The San Francisco rape victim DNA database debacle

(AP Photo/Bebeto Matthews, File)

The San Francisco Police Department is being accused of improperly accessing a DNA database to identify suspects in criminal investigations. The database in question is comprised of samples taken from victims of rape and sexual assault, making it a very sensitive issue. San Francisco District Attorney Chesa Boudin is quite irate about this and wants the practice to be stopped immediately. We’ve covered Boudin quite a bit here and almost never for anything that he’s done well in his job, but in this case, he just may have a point. (NBC News)

The San Francisco Police Department is accused of using DNA from sexual assault victims to identify possible crime suspects in a practice that the city’s district attorney called “legally and ethically wrong.”

San Francisco District Attorney Chesa Boudin said in a statement Monday that his office had demanded an immediate end to the alleged practice that he said “treats victims like evidence, not human beings.”

The DA’s office that the police department’s crime lab tried to identify suspects by searching a database with DNA collected from rape and sexual assault victims.

In case any of you fell under the same misunderstanding that I did at first, we should clarify what the database actually contains. I was initially under the impression that the DNA samples were all from the perpetrators of the sexual assaults, collected as part of the rape kit that is generated when victims go for medical attention. But in this case, there are genetic samples from the victims themselves. And it’s those samples that were being checked by the police.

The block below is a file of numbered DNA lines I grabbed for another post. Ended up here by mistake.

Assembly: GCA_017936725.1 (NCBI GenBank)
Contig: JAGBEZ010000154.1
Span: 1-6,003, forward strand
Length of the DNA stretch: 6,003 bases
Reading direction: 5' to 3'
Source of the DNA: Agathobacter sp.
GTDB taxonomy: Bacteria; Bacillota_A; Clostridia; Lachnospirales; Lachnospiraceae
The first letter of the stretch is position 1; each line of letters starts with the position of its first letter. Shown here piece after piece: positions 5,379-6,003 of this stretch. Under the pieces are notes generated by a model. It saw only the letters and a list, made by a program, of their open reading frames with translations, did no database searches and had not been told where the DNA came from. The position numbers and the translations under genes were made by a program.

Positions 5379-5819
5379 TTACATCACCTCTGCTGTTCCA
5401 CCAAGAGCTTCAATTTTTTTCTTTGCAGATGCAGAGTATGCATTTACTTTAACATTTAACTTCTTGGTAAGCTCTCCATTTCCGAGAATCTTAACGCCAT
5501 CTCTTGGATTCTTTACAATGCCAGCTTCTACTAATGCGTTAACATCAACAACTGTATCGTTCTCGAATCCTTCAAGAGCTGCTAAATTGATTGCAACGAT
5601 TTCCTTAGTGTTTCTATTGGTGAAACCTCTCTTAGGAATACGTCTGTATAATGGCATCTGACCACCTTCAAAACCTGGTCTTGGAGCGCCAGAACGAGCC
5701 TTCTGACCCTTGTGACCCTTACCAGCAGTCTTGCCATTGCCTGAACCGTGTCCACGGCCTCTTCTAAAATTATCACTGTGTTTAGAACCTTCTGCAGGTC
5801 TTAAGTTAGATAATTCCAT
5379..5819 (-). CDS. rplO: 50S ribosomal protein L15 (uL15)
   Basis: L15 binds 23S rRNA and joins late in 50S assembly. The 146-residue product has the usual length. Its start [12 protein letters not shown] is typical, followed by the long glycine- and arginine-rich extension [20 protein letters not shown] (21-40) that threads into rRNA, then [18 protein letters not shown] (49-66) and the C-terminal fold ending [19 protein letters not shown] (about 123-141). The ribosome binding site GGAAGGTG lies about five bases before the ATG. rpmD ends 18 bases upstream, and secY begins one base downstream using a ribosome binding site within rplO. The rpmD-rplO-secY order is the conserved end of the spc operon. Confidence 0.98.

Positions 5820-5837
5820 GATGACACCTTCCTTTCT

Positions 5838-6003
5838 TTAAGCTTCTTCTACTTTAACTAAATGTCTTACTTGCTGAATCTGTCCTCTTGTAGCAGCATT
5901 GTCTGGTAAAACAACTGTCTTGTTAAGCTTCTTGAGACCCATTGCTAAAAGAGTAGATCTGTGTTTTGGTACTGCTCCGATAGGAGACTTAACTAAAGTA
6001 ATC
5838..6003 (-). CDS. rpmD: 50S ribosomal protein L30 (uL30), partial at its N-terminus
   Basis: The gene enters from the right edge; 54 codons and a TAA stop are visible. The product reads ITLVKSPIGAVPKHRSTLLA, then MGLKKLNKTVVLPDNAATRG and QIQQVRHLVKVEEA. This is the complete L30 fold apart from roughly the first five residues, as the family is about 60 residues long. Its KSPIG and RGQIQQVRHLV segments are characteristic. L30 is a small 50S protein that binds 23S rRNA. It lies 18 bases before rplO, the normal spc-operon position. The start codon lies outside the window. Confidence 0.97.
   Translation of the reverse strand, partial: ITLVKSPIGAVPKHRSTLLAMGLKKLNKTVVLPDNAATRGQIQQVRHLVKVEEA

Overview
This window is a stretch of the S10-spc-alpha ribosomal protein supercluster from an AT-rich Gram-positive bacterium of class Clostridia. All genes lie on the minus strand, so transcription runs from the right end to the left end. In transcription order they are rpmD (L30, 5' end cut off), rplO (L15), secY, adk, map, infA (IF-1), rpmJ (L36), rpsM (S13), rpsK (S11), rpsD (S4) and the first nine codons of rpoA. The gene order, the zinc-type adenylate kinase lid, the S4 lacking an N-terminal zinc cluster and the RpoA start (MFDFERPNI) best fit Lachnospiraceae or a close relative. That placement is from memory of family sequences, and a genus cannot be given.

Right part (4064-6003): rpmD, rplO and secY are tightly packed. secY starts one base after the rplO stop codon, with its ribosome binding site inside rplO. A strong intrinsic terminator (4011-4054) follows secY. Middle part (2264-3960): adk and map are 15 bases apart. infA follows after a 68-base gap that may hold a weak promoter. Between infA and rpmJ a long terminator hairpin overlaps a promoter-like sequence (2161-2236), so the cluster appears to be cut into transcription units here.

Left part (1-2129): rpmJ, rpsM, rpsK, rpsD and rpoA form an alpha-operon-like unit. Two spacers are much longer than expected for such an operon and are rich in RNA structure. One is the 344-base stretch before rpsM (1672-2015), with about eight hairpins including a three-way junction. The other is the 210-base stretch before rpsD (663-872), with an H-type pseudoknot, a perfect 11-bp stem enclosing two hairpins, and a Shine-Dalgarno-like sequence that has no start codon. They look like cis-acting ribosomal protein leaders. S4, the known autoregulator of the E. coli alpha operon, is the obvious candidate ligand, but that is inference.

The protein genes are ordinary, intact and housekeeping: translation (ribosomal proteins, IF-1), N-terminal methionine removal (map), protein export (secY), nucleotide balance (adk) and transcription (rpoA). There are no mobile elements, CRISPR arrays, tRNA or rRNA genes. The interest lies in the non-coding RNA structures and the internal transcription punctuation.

If the cops were looking at the DNA of known rapists and trying to match it up to solve other crimes, I’d have no problem with that. But in one example cited by the DA’s office, a DNA sample from a rape test years ago “was used to link a woman to a recent property crime.” So it wasn’t the rapist who was connected to the property crime, but the rape victim herself.

I’m not sure where this would land if the victim who later became an alleged criminal herself challenged the use of the DNA sample in court, but it sounds highly dubious at a minimum. If you go to the hospital as part of reporting a crime committed against you, you likely are not expecting any evidence you turn over to be used against you later. Honestly, I didn’t even know they collected any medical evidence from the victim that would be used to create a DNA profile, at least under normal circumstances. I suppose if the rape resulted in a pregnancy and there was a question of paternity it might be needed, but other than that, why would you be creating a DNA profile of the victim to begin with?

The SFPD Chief is arguing that this practice might provide a disincentive for women to come forward and report sexual assaults. That strikes me as unlikely unless the victim is already a practicing criminal. But it still sounds like this is something the police shouldn’t be doing and the lab handling the samples shouldn’t be cooperating with.